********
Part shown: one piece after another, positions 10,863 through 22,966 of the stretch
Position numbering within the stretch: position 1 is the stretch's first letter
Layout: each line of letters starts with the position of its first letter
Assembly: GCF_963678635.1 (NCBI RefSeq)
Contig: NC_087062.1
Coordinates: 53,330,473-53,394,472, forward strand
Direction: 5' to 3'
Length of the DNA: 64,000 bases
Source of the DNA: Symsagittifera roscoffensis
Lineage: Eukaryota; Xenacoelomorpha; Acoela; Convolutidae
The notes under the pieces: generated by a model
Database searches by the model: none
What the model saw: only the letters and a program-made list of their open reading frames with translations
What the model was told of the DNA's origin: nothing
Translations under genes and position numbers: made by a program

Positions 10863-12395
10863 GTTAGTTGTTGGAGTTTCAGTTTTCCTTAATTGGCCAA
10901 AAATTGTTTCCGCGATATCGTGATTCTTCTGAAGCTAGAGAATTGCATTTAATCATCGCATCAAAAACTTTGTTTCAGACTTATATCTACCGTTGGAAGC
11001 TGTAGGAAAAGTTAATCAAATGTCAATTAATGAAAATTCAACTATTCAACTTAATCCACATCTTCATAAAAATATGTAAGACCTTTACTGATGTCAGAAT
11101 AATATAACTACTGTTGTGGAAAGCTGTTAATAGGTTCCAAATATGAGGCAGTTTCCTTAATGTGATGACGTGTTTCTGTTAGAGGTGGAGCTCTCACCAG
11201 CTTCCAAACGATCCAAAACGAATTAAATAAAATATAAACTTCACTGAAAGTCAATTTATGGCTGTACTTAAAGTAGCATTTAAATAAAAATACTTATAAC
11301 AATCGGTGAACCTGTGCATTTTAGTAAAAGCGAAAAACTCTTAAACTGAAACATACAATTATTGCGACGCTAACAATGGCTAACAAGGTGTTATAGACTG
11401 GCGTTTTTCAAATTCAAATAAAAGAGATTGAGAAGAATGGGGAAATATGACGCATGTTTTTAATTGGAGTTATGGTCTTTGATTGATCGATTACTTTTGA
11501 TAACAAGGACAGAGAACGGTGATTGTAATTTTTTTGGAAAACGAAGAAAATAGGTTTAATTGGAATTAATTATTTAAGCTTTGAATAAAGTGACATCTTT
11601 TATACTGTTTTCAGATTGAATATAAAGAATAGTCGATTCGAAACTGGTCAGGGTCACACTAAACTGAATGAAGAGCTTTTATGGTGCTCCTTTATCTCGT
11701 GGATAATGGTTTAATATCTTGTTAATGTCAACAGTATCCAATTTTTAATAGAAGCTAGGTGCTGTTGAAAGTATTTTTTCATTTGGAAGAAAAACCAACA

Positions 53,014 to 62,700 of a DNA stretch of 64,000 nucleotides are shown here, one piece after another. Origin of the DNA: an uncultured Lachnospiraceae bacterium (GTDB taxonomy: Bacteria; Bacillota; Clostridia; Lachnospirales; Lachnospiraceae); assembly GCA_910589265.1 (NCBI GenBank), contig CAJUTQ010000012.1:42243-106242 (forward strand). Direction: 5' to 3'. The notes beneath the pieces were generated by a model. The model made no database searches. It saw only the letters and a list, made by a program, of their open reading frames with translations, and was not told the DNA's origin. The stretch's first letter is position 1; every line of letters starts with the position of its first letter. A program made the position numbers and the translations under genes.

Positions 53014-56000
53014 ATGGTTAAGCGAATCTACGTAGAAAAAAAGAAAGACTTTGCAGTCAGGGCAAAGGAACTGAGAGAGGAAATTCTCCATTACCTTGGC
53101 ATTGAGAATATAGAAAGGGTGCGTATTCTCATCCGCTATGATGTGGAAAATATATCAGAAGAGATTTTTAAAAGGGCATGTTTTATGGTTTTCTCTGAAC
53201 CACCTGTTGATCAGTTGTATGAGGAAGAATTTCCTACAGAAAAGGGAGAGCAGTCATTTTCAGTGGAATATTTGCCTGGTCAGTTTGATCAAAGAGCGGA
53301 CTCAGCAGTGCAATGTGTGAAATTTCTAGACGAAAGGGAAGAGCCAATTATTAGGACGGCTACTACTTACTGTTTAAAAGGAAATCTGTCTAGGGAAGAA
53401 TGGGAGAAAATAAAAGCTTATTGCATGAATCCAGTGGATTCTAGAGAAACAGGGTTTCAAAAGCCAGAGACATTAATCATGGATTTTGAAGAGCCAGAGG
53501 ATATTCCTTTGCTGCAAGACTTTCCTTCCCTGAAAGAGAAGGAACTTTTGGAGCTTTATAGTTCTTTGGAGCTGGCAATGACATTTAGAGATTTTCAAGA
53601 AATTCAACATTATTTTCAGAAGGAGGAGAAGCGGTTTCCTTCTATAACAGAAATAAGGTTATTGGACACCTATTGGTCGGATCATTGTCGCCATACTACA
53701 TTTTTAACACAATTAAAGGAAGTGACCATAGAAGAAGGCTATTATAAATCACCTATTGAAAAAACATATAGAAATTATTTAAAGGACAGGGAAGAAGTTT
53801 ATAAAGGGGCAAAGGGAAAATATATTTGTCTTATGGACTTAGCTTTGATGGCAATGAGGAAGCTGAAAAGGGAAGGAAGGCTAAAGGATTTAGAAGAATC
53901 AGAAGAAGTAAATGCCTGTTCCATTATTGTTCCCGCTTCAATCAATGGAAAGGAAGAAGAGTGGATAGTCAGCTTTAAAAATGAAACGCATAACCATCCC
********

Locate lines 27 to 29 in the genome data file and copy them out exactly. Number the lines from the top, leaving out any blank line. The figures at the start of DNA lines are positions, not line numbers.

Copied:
Positions 53,014 to 62,700 of a DNA stretch of 64,000 nucleotides are shown here, one piece after another. Origin of the DNA: an uncultured Lachnospiraceae bacterium (GTDB taxonomy: Bacteria; Bacillota; Clostridia; Lachnospirales; Lachnospiraceae); assembly GCA_910589265.1 (NCBI GenBank), contig CAJUTQ010000012.1:42243-106242 (forward strand). Direction: 5' to 3'. The notes beneath the pieces were generated by a model. The model made no database searches. It saw only the letters and a list, made by a program, of their open reading frames with translations, and was not told the DNA's origin. The stretch's first letter is position 1; every line of letters starts with the position of its first letter. A program made the position numbers and the translations under genes.

Positions 53014-56000
53014 ATGGTTAAGCGAATCTACGTAGAAAAAAAGAAAGACTTTGCAGTCAGGGCAAAGGAACTGAGAGAGGAAATTCTCCATTACCTTGGC